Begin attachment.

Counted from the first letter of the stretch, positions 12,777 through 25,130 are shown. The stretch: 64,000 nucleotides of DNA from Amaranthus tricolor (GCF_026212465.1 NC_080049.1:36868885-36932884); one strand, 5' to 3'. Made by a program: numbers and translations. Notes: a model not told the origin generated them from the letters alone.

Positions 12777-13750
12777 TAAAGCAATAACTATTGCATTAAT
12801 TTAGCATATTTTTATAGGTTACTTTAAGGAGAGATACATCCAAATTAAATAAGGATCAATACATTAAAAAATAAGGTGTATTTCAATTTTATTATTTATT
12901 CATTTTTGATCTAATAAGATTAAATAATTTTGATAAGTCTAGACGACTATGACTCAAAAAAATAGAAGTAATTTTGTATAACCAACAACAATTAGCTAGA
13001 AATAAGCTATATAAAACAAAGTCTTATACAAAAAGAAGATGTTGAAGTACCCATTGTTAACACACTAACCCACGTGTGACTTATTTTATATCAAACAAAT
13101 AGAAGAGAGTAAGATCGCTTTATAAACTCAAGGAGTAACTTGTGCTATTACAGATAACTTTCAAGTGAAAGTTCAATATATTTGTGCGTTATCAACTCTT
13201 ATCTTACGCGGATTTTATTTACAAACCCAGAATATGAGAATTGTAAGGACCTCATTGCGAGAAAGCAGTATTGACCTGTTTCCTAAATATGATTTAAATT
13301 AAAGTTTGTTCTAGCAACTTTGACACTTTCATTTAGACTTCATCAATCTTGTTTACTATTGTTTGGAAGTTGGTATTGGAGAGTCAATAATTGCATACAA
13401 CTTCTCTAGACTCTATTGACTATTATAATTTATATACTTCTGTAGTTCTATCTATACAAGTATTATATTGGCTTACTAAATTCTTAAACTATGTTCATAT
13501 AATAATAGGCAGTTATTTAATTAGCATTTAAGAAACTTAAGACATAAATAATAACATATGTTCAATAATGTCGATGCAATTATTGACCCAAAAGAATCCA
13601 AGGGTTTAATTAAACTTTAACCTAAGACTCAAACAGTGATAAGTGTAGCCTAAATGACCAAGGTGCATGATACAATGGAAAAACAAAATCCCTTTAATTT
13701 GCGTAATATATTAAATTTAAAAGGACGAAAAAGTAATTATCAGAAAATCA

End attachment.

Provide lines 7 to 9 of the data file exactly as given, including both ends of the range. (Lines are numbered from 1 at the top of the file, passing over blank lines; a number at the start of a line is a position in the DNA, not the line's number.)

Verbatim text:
13101 AGAAGAGAGTAAGATCGCTTTATAAACTCAAGGAGTAACTTGTGCTATTACAGATAACTTTCAAGTGAAAGTTCAATATATTTGTGCGTTATCAACTCTT
13201 ATCTTACGCGGATTTTATTTACAAACCCAGAATATGAGAATTGTAAGGACCTCATTGCGAGAAAGCAGTATTGACCTGTTTCCTAAATATGATTTAAATT
13301 AAAGTTTGTTCTAGCAACTTTGACACTTTCATTTAGACTTCATCAATCTTGTTTACTATTGTTTGGAAGTTGGTATTGGAGAGTCAATAATTGCATACAA